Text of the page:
Gold has been on the rise since the start of 2020, and is currently up nearly 6% year-to-date.
The precious metal surged above $1,600 at the beginning of February for the first time since 2013 as investors flocked to the safe-haven asset amid the spreading of the coronavirus outbreak.
“Gold is trading near a seven-year high as coronavirus fears continue to drive investors towards the historically safe-haven asset,” said Wisdom Tree ETF manager Nitesh Shah.
“Gold is a natural port of call in times of investor anxiety,” Shah added. “Closing above the psychologically important US$1600/oz for the first time in seven years, gold is showing its mettle in times of uncertainty.”
As of Wednesday morning, there were more than 75,200 confirmed cases of COVID-19 and with at least 2,000 deaths.
International Monetary Fund Managing Director Kristalina Georgieva called the coronavirus the global economy’s “most pressing uncertainty,” and said the outbreak will slow China’s growth for 2020, though just how much will depend on how quickly the fast-spreading virus is contained.
“There are a number of scenarios, depending on how quickly the spread of the virus is contained,” Georgieva wrote in a blog post, noting that if the spread of COVID-19 is contained quickly, China’s overall 2020 GDP would be hurt, but only slightly and international spill-over would be minimal.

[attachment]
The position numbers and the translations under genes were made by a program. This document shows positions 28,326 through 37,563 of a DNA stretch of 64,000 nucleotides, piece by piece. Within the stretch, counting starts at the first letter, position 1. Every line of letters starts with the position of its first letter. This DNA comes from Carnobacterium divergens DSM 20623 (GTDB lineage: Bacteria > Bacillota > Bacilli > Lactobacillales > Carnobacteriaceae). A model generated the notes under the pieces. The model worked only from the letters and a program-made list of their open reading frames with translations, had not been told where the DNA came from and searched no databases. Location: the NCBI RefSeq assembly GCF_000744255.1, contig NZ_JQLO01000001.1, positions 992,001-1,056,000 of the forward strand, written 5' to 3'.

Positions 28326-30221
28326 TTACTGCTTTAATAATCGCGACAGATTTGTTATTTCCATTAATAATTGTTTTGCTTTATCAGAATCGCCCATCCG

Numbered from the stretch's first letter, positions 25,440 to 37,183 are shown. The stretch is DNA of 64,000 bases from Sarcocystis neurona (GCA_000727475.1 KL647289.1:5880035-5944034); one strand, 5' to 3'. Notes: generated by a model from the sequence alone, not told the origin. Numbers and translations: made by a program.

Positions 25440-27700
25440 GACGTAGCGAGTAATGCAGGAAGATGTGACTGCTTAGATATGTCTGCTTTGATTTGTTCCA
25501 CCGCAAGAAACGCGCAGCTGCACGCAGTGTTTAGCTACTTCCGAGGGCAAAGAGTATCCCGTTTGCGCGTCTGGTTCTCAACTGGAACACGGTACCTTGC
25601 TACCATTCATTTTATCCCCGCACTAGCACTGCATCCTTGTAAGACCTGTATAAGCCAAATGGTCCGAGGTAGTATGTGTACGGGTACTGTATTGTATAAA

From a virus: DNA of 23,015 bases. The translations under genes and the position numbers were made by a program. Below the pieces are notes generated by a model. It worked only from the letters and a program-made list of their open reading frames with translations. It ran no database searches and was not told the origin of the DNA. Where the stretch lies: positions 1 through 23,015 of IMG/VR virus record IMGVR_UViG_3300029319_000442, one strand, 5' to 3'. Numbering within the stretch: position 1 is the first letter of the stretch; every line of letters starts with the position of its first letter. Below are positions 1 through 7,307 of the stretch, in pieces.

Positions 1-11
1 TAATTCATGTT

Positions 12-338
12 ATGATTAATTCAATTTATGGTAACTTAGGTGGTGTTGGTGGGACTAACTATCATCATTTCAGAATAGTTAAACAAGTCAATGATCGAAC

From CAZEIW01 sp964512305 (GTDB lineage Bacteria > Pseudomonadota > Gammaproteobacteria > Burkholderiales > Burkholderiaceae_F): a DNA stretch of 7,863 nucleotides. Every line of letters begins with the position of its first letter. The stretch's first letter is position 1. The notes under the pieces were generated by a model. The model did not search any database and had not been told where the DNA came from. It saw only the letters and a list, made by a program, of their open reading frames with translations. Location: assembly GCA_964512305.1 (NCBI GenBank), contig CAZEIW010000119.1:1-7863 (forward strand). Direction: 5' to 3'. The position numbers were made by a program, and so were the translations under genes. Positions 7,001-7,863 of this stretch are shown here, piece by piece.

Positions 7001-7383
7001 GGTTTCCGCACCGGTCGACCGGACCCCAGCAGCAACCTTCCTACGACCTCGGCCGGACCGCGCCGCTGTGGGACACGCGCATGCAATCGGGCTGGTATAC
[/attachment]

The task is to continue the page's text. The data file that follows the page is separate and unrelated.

“However, a long-lasting and more severe outbreak would result in a sharper and more protracted growth slowdown in China. Its global impact would be amplified through more substantial supply chain disruptions and a more persistent drop in investor confidence, especially if the epidemic spreads beyond China,” she said.
With uncertainty on the rise, Citi analysts said in a note this week that they project gold will hit a seven-year high of $1,700 within the next six to twelve months, and nominal highs of $2,000 in the next 12 to 24 months.
“Gold should perform as a convex macro asset market hedge, resilient during ongoing risk market rallies but a better hedge during sell-offs and vol spikes,” the analysts, led by Ed Morse, wrote in the note.
Morse and his team said that the bullish activity for the shiny yellow metal this year indicates growing concern among investors over not just the coronavirus, but also where we are in the economic cycle as well as ongoing geopolitical concerns regarding the trade relationship between the U.S. and China and the upcoming U.S. presidential elections.
The Citi analysts also noted that the current economic backdrop is supportive of gold since the commodity tends to do well in a low interest rate environment as investors search for yield.
“With short term interest rate markets pricing in ~1.5 Fed cuts in 2020 and global growth risks skewed to the downside, gold is a direct beneficiary of the low nominal and negative real yield environment,” the analysts wrote.
“While negative yields are also supportive for equity markets, gold can further outperform on a risk market unwind should coronavirus risks impact supply chains and thus earnings momentum,” the Citi analysts said.